The structural dynamics-cluster size and adsorbate-dependent thermal behaviors of the metal-metal (M-M) bond distances and Interatomic order-of Pt nanoclusters supported on a γ-Al 2O 3 are described. Data from scanning transmission electron microscopy (STEM) and X-ray absorption spectroscopy (XAS) studies reveal that these materials possess a dramatically nonbulkllke nature. Under an Inert atmosphere small, subnanometer Pt/y-Al 2O 3 clusters exhibit marked relaxations of the M-M bond distances, negative thermal expansion (NTE) with an average linear thermal expansion coefficient a = (-2.4 ± 0.4) × 10 -5 K -1, large static disorder and dynamical bond (Interatomic) disorder that Is poorly modeled within the constraints of classical theory. The data further demonstrate a significant temperature-dependence to the electronic structure of the Pt clusters, thereby suggesting the necessity of an active model to describe the cluster/support Interactions mediating the cluster's dynamical structure. The quantitative dependences of these nonbulkllke behaviors on cluster size (0.9 to 2.9 nm), ambient atmosphere (He, 4% H 2 In He or 20% O 2 In He) and support Identity (γ-Al 2O 3 or carbon black) are systematically Investigated. We show that the nonbulk structural, electronic and dynamical perturbations are most dramatically evidenced for the smallest clusters. The adsorption of hydrogen on the clusters leads to an Increase of the Pt-Pt bondlengths (due to a lifting of the surface relaxation) and significant attenuation of the disorder present In the system. Oxidation of these same clusters has the opposite effect, leading to an Increase In Pt-Pt bond strain and subsequent enhancement In nonbulkllke thermal properties. The structural and electronic properties of Pt nanoclusters supported on carbon black contrast markedly with those of the Pt/γ-Al 2O 3 samples In that neither NTE nor comparable levels of atomic disorder are observed. The Pt/C nanoclusters do exhibit, however, both size- and adsorbate-Induced trends In bond strain that are similar to those of their PVy-Al 2O 3 analogues. Taken together, the data highlight the significant role that electronic effects - specifically charge exchange due to both metal-support and metal-adsorbate Interactions - play in mediating the structural dynamics of supported nanoscale metal clusters that are broadly used as heterogeneous catalysts.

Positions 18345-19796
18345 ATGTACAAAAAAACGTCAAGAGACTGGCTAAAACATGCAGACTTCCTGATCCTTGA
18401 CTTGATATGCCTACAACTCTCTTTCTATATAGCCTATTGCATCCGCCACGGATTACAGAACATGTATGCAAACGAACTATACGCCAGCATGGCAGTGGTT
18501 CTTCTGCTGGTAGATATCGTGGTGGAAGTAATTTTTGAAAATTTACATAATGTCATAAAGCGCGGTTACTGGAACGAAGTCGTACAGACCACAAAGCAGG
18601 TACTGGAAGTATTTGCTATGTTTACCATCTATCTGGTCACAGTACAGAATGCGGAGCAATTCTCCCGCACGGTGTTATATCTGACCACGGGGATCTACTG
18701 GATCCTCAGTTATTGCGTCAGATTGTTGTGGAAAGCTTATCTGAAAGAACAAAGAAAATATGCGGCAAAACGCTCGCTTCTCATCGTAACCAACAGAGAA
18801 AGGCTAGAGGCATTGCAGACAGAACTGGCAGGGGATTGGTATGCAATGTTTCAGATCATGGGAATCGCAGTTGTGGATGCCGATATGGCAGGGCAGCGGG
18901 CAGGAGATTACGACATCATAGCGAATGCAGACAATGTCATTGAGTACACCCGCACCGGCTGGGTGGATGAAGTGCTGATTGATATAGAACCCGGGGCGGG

ASJC Scopus subject areas
- Colloid and Surface Chemistry